Music Festivals

KISS Kruise Day 1: Sailaway Show Unmasked

Check out all of our Kiss Kruise coverage here.

It turns out that Paul Stanley knows KISS Kruise attendees better than they know themselves. "You don't really want to hear us play," said the KISS singer, relaxed a linen turquoise shirt, sunglasses, and absolutely no black-and-white makeup. "You want the all-you-can-eat prime rib!"

He and his cohorts, a nearly 40-year-old New York hard rock band, have enticed about 3,000 charter members of the KISS Navy to see their obsession on a huge boat in the middle of the ocean. And the fawning flowed both ways during the opening night's acoustic Sailaway Show amidst pools and hot tubs and glad-handed camaraderie on the Lido Deck of the Carnival Destiny.

With no bright lights blinding them and the sun peeking out at their back, the fellas -- each with a personalized black cup with their name on it -- could see every one of the thousands of glowing faces in the crowd in hot tubs, at bars, on waterslides singing along to a bevy of KISS favorites from the heart of the catalog. It was easy to ignore that the mighty vessel was exiting the Port of Miami with this much infectious admiration spreading over the deck's treated lumber.

After striding out in cowboy boots and jeans, genial bassist Gene Simmons launched into his trademark exaggerated smiles and pursed lips, and was seemingly in good spirits about the added weight to his ring finger. New bride Shannon Tweed was not immediately in sight. But hey, guitarist Tommy Thayer did his part by painting a constant smile on his face for the entire performance.

Things kicked off with "Hotter Than Hell" -- though it actually wasn't due to the breeze blowing in. Later on, things mellowed out with the tender "Shandi," which brought out wise-cracking Stanley's tender side. Similar emotional territory came when stick-twirling drummer Eric Singer got out from behind his kit to sing "Beth." He remarked that he has a very long cord. Lovers embraced in the packed crowd, and Paul and Gene swayed back-to-back behind him. The rapturous harmonies of "Christine Sixteen" got one of the most feverish responses of the night -- it's a song that the men and women of the crowd can agree on.

"You know what's crazy," Stanley said, genuinely pleased. "We're actually better than we thought!"

Things got muddier and unpredictable in the middle -- Simmons rocked a little of that Otis Redding/Blues Brothers bassline for "I Can' Turn You Loose," and they cut into pieces of old favorites  like "TwoTimer." Of course "Rock and Roll All Nite" got thrown in, but that song requires the pyrotechnics. Staying tuned for the big stage show.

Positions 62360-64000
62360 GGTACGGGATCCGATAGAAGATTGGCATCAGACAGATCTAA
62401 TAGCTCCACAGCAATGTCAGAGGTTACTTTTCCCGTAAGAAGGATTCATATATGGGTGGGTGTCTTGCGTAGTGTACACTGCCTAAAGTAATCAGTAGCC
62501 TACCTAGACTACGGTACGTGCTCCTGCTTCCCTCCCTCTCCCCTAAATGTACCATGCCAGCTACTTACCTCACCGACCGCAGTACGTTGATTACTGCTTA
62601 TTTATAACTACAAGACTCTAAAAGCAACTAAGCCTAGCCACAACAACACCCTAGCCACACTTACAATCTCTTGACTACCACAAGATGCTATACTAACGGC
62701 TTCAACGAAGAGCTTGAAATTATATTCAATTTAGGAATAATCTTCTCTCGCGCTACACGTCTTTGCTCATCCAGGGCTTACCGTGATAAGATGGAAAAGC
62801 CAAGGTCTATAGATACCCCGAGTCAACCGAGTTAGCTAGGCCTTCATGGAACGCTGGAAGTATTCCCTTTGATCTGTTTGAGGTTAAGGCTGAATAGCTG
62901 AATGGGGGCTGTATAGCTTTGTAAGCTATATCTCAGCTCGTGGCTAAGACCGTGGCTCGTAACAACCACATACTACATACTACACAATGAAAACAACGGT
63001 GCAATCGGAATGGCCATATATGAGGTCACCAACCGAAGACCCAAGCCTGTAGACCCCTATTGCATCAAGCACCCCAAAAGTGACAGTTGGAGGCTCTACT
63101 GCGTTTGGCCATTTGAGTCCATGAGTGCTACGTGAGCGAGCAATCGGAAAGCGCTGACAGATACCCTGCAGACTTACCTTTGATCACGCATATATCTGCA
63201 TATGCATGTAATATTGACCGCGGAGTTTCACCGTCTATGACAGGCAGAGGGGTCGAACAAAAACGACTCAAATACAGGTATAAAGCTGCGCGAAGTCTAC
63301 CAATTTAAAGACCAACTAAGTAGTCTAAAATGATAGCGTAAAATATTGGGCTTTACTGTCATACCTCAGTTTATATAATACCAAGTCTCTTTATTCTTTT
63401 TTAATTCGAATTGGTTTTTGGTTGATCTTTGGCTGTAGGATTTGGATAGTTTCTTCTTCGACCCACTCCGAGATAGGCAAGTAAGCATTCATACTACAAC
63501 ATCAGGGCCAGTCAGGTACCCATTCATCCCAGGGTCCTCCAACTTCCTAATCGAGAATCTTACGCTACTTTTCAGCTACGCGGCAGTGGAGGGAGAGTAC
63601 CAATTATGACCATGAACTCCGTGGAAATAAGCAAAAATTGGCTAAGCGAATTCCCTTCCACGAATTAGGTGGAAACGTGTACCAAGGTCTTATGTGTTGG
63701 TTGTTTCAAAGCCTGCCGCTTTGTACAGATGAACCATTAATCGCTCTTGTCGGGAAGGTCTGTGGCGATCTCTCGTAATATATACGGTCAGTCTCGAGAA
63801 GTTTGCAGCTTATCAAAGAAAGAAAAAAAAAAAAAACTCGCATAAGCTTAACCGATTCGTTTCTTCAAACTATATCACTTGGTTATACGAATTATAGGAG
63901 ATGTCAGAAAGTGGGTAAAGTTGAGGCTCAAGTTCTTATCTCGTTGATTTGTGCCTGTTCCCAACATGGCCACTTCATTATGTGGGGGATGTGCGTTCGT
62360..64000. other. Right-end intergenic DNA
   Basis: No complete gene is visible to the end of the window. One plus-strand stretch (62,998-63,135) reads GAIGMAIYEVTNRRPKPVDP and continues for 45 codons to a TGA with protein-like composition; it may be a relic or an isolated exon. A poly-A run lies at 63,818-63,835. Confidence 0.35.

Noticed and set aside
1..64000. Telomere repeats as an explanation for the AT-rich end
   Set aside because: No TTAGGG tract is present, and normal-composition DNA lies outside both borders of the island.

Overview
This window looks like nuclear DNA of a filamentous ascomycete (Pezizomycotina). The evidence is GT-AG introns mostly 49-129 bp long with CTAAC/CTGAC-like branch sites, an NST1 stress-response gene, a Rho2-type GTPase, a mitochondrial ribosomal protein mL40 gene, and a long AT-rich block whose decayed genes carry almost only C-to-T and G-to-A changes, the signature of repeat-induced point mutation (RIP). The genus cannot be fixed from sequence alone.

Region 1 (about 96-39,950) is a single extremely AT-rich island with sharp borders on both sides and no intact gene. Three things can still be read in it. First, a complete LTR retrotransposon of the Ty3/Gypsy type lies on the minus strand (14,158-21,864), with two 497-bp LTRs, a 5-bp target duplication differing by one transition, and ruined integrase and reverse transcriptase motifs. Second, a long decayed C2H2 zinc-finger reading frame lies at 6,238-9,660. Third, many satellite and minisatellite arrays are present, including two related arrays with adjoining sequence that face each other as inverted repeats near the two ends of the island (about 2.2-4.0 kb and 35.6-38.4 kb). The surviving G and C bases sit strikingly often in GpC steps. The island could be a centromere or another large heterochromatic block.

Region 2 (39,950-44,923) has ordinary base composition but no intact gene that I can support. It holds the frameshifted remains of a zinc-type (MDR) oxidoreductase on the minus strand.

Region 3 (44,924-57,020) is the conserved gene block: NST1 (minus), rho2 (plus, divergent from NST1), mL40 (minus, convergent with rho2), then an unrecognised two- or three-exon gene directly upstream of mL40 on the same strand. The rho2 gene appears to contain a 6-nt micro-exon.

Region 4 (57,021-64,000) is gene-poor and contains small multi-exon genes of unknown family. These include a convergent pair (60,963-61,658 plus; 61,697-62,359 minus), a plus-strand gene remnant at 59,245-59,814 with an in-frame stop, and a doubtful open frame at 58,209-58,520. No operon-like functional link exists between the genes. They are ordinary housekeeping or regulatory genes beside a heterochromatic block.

Alas, no one wore Skid Row-themed makeup later on. Now dark on the Lido deck, the Sebastian Bach-less lineup tore through some Sunset Strip classics. "18 and Life" is now how old? With the waves washing in behind them on the big screen, it was a sight to behold for the couple hundred who hustled back up there after dinner and crowded around the stage with buckets of beer. Among them, a "Sun Devil" and "Moon God" who form Crash.

They walked out to the Star-Spangled Banner, and got a healthy dose of wind through their long locks --- conditioning does pay off. Singer Johnny Solinger rocked the Bret Michaels bandana/cowboy hat combo, which was fine until his hat caught a little too much breeze. "That's what happens to a cowboy from New Jersey," he said with a laugh.

He would return later to sing the Big Rock Show's final stadium-sized cover of the night Mötley Crüe's "Home Sweet Home." Now we're talking late, loud Lido deck business that relies heavily on the outfit's propensity for workingman heroics, and Whitesnake's "Here I Go Again" is that song. The crowd, which had recently fussed and feuded to get themselves into free fleece KISS pajamas, was unsurprisingly more civilized after being on the receiving end of a spot-on cover of AC/DC's "Highway to Hell."

Critic's Notebook

Overheard: "Hey Captain and Tenille!" to myself and photographer in reference to our white sea captains' hats.

European fellow holding a drink: "Captain Morgan!" Nearby woman: "Really, can I smell it?"

"Gulp, did you bring a flask."

Kruisers Around the World: In addition to the map -- which a Sixthman staffer said "it comes down eventually or someone will steal it" -- many, many folks brought relevant flags representing their native lands: Peru, Puerto Rico, Norway, Australia, Spain, Germany, and many more.

Random Detail: The bassist for the Big Rock Show's goatee is braided into a 14-inch ponytail.

Merch of the Day: Kiss Kruise napkins.

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Reed Fischer
Contact: Reed Fischer